The public-interest factors are not seriously contested, nor are they of significant weight. Active admits, and Stross does not dispute, that the final two public-interest factors are neutral. (Mot. Transfer, Dkt. 24, at 12; Resp. Mot. Transfer, Dkt. 26, at 9-10). The time from filing to trial is six months shorter in this district, but the time from filing to disposition is one month shorter in the Northern District of Texas. (See Mot. Transfer, Dkt. 24, at 11). Although this factor “favors a district that can bring a case to trial faster, ” Frito-Lay N. Am., Inc. v. Medallion Foods, Inc., 867 F.Supp.2d 859, 871 (E.D. Tex. 2012), the difference is slight and speculative; its weight is therefore marginal. Finally, both districts have an arguable interest in deciding this litigation, as the injury occurred in this district and Active's principal place of business is in the Northern District. See id. (“[T]he location of the alleged injury is an important consideration in determining how to weigh [the local-interest] factor.”); All Voice Developments US, LLC v. Microsoft Corp., No. 6:09-CV-366, 2010 WL 11468302, at *4 (E.D. Tex. Apr. 8, 2010) (finding that the party's “principal place of business is relevant when considering [the local-interest] factor”).

         As for the private interest factors, the first factor-access to evidence-weighs only barely in Active's favor, if at all. Active argues that this factor tilts in its favor because the server that hosted the webpage on which the Photo was displayed is in Dallas and “the relevant documents and records” are in Dallas. (Mot. Transfer, Dkt. 24, at 7). Missing is any explanation why it would be any more difficult to access evidence of online conduct-presumably, digitally stored evidence-in Austin than in Dallas. Meanwhile, Epic principal John Hardy (“Hardy”), whom Active says is responsible for posting the photo, lives and works in this district. (Id. at 8). Even if Hardy has no evidence, this factor would weigh only negligibly in Active's favor, given the ease of accessing and transmitting digitally stored evidence. See Mateos v. Select Energy Services, L.L.C., 919 F.Supp.2d 817, 822 (W.D. Tex. 2013) (“Typically, the accessibility and location of sources of proof should weigh only slightly in this Court's transfer analysis, particularly since these factors have been given decreasing emphasis due to advances in copying technology and information storage.”).

         The second and third factors are neutral. Active identifies as witnesses two of its employees who live in Dallas, over 200 miles from Austin, and Hardy, who lives less than 100 miles from Austin. (Mot. Transfer, Dkt. 24, at 9-10). But Active identifies no nonparty witnesses that live outside this district or more than 100 miles from Austin. (See id.). The Court's subpoena power “is not an important consideration when the only witnesses are party witnesses.” Broussard v. First Tower Loan, LLC, 135 F.Supp.3d 540, 546 (E.D. La. 2015). Similarly, “while the cost of attendance for party witnesses can be considered, the cost of attendance for nonparty witnesses is entitled to greater weight.” Id.; see also Mateos, 919 F.Supp.2d at 822 (quoting Dupre v. Spanier Marine Corp., 810 F.Supp. 823, 825 (S.D. Tex. 1993)) (“[W]hen ‘key witnesses are employees of the moving party,' courts are less likely to transfer venue for the convenience of those witnesses because ‘[i]n such cases, the moving party can compel those witnesses to attend the trial.'”). Moreover, two key witnesses-Stross and Hardy-live in this district. (Resp. Mot. Transfer, Dkt. 26, at 6-8). Transferring this action to the Northern District would simply shift the inconvenience for Active's two key witnesses to two others. In such circumstances, the cost of attendance for the movant's witnesses is of neutral value to a court's transfer analysis. See Affinity Labs of Texas v. Samsung Elecs. Co., Ltd., 968 F.Supp.2d 852, 858 (E.D. Tex. 2013) (“When inconvenience would exist in either potential venue, merely shifting inconvenience from one party's witnesses to the other's is insufficient to affect a transfer of venue analysis.”).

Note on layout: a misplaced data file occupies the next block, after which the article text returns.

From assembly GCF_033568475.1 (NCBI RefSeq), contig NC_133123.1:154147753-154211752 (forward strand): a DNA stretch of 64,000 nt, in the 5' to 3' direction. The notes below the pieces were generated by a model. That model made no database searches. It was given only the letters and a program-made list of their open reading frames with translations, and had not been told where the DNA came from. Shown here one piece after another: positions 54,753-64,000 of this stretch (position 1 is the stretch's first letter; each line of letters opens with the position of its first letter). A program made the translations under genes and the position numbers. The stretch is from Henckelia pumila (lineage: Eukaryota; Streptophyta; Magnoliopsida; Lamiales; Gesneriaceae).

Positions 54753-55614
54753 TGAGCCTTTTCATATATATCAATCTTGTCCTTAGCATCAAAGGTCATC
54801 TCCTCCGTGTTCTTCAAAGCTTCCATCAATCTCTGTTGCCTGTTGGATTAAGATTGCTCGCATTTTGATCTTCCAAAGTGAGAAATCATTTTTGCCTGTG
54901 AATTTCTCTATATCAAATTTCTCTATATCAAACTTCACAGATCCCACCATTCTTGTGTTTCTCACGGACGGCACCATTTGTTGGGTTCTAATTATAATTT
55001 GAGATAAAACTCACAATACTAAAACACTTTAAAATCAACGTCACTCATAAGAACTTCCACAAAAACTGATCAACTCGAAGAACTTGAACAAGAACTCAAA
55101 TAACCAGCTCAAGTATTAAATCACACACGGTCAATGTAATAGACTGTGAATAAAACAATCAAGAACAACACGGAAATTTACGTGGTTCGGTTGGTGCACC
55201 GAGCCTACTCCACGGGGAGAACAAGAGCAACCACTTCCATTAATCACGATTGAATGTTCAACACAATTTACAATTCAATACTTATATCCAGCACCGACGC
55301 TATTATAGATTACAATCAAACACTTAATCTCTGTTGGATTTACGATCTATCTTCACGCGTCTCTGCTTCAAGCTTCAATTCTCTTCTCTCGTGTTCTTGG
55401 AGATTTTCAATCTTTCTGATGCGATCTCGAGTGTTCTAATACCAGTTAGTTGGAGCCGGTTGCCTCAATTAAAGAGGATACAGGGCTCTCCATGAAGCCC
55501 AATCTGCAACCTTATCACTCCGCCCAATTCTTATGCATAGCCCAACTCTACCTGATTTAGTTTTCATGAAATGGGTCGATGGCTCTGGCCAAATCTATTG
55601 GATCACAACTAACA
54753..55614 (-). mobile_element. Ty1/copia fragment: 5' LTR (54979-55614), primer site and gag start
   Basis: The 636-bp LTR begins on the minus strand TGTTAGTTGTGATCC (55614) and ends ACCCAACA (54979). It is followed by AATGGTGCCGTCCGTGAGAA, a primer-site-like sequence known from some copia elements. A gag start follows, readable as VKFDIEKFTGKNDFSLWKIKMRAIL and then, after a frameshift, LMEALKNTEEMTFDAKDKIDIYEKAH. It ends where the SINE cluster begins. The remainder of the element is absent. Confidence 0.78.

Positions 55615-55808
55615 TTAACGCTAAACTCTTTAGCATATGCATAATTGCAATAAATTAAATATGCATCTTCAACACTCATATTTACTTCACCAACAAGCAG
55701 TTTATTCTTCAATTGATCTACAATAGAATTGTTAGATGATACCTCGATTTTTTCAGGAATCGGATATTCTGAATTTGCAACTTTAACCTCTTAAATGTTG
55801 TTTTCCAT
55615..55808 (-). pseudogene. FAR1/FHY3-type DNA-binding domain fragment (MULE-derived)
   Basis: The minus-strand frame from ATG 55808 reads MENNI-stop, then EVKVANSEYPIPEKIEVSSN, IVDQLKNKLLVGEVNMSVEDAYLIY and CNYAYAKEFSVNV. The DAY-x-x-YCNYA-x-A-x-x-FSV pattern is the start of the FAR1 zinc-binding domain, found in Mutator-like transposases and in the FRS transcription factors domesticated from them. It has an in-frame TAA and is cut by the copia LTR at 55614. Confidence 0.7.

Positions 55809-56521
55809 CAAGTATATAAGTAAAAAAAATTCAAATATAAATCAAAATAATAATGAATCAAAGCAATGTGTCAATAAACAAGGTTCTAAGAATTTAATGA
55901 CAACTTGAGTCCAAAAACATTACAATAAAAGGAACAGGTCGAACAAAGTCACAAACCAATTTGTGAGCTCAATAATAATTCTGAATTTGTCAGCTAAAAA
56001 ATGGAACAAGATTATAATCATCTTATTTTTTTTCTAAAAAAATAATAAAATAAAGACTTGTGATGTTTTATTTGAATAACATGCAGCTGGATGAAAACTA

As for the final factor, Active offers no practical problems with trying this action in this district; it only argues that it would not be impractical to transfer this action to the Northern District. (Mot. Transfer, Dkt. 24, at 10). This factor is therefore neutral at best. Considering all of the public and private factors together, and giving some weight to Stross's choice of forum, the Court finds that Active has not met its burden to establish that the Northern District of Texas is “clearly more convenient” than the ...